Tethers' Significance

Before its launch in July 2014 and its first use on cryptocurrency exchange Bitfinex in February of 2015, traders did not have a means or a hedge to protect their crypto assets against the volatility experienced in traditional crypto assets. The introduction of stablecoins increased the adoption of cryptocurrencies as traders now have the confidence of hedging and realizing profits to a pegged stable coin. By providing stability, traders can hold an asset equivalent to a real-world fiat currency, allowing seamless crypto trading.


Why Should I Use Tether?

Tether’s largest use cases are its reserve tendencies, cross-chain interoperability with a growing list of different blockchain types accepting and integrating the stable coins. In the case of a sharp fall of the market, Tether acts as a safety net guiding against loss.


Weakness of Tether

Tether’s weakness remains its ability to constantly find itself in various controversies with each new phase of crypto market growth, one that continually creates doubt in users' minds about its alleged pegged real-world fiat holdings. For example, in 2018, $100 million USDT was stolen from Bitfinex, the parent company and exchange of the stable coin and the largest holder of the coin, and was sent to an unidentified address.
In April 2019, New York Attorney General Letitia James accused the company of hiding an $850 million loss of a co-mingled client and corporate funds from investors. Court filings would later find out that these funds were given to a Panamanian entity called Crypto Capital Corp. without a formal contract or agreement to handle withdrawal requests. Bitfinex allegedly took a minimum of $700 million from Tether’s treasury reserves to cover the loss once the money went missing.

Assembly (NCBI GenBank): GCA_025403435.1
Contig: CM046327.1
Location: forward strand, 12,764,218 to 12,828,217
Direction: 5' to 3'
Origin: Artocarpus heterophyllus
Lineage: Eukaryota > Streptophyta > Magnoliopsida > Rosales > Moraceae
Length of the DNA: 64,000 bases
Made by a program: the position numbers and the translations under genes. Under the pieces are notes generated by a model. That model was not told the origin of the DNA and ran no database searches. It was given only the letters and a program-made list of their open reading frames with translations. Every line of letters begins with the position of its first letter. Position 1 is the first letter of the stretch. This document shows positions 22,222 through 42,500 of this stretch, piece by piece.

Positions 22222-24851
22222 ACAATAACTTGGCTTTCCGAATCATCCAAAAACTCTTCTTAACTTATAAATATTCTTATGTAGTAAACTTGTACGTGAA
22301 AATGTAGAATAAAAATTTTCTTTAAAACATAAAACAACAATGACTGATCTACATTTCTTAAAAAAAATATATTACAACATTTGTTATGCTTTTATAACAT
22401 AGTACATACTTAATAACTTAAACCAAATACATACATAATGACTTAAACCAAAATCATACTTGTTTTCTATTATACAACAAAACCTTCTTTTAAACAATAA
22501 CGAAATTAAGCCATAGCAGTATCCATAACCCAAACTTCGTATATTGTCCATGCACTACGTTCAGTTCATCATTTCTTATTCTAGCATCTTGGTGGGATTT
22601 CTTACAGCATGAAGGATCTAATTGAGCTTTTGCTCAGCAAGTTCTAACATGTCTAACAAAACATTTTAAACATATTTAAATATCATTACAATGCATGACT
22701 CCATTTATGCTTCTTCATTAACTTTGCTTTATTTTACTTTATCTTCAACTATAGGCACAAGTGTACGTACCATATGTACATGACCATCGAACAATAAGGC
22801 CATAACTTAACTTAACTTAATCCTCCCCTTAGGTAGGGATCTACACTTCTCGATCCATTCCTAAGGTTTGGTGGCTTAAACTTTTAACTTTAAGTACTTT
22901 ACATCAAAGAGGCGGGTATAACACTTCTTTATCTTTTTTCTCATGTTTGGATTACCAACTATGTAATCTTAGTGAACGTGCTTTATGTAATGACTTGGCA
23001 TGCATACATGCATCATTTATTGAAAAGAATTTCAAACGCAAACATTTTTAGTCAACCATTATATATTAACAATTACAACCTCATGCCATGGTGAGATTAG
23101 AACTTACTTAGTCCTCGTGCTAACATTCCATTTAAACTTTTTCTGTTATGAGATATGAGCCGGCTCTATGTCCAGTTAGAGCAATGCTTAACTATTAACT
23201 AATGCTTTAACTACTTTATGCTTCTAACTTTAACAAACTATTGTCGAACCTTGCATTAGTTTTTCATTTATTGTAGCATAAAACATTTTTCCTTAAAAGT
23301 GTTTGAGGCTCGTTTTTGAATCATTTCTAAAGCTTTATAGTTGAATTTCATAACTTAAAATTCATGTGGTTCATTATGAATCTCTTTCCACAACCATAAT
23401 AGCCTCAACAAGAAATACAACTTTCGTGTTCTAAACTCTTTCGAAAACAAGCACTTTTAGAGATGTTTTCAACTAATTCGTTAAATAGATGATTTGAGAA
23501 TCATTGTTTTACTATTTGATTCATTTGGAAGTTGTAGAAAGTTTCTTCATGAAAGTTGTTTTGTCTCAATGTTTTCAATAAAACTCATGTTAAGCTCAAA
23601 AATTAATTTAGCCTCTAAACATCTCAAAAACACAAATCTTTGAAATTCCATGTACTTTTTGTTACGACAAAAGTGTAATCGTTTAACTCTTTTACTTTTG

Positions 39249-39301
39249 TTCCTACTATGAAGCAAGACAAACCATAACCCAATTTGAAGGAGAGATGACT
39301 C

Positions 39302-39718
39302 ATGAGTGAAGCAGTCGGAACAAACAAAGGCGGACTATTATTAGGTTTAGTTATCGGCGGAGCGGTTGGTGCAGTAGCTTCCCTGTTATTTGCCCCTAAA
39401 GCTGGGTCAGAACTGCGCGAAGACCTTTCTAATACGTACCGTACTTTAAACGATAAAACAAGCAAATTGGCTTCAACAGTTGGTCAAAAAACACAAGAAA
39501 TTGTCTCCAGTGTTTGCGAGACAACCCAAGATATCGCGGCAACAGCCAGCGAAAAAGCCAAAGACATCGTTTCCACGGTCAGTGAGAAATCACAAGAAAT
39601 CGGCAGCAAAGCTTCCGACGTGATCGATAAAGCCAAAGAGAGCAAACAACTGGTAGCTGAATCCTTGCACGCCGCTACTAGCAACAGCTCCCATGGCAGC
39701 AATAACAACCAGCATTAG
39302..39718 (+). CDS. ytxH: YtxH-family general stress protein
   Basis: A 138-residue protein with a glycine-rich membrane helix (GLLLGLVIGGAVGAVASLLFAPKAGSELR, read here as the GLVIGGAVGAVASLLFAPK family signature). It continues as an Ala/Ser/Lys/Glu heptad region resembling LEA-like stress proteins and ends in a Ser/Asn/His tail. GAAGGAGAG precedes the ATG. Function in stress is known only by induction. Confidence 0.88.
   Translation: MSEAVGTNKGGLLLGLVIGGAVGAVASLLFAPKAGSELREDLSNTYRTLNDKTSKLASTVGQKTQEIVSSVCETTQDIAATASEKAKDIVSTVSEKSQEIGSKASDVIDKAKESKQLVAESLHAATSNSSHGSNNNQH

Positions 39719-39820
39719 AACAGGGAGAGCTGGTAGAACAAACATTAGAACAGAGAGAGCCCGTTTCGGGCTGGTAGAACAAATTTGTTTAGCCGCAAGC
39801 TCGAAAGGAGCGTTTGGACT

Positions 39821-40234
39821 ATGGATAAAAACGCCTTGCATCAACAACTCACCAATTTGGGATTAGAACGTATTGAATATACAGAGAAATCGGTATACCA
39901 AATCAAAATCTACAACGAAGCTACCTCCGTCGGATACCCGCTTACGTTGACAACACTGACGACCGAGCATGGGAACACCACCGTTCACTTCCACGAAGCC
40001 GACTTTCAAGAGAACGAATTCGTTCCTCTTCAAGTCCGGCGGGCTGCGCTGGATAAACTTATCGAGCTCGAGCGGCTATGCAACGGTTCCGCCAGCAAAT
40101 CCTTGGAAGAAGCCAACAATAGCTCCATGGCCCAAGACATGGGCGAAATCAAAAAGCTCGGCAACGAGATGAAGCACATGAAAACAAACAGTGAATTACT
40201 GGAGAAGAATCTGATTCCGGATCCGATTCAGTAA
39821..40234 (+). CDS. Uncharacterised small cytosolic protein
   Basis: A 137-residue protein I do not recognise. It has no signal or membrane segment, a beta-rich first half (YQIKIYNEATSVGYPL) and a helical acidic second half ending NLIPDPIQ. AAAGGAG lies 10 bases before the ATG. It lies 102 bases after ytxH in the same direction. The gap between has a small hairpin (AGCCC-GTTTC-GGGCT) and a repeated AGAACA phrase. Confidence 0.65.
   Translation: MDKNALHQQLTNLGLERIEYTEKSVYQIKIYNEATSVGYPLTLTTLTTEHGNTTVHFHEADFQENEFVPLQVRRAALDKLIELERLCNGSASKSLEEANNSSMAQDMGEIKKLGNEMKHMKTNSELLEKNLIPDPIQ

And in 2021, the rumors and speculations about its legitimacy and reserve aren’t going away; the community is afraid of a bubble getting burst for the most significant stable coin in today’s market.


Closing Thoughts

Tether as a stable coin in the market still retains its relevance despite its many controversies and concerns over legitimacy. However, a lot needs to be done by the team to raise the confidence level of traders and investors, who often, over time, have called for more transparency and external audits of the firm. Overall, Tether plays an integral role in the cryptocurrency space, receiving mass adoption for nearly all crypto users. The increasingly large amount of Dapps is only perpetuating USDT’s use case as we see an influx of tether being minted on a daily basis. As the bull market continues, we can expect to see the trend of more users onboarding using this stable coin, among others.


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Ace

Ace finds himself as a blockchain enthusiast who is focused on growing with the entire crypto sector. He is an energetic and passionate writer who believes that all things are achievable.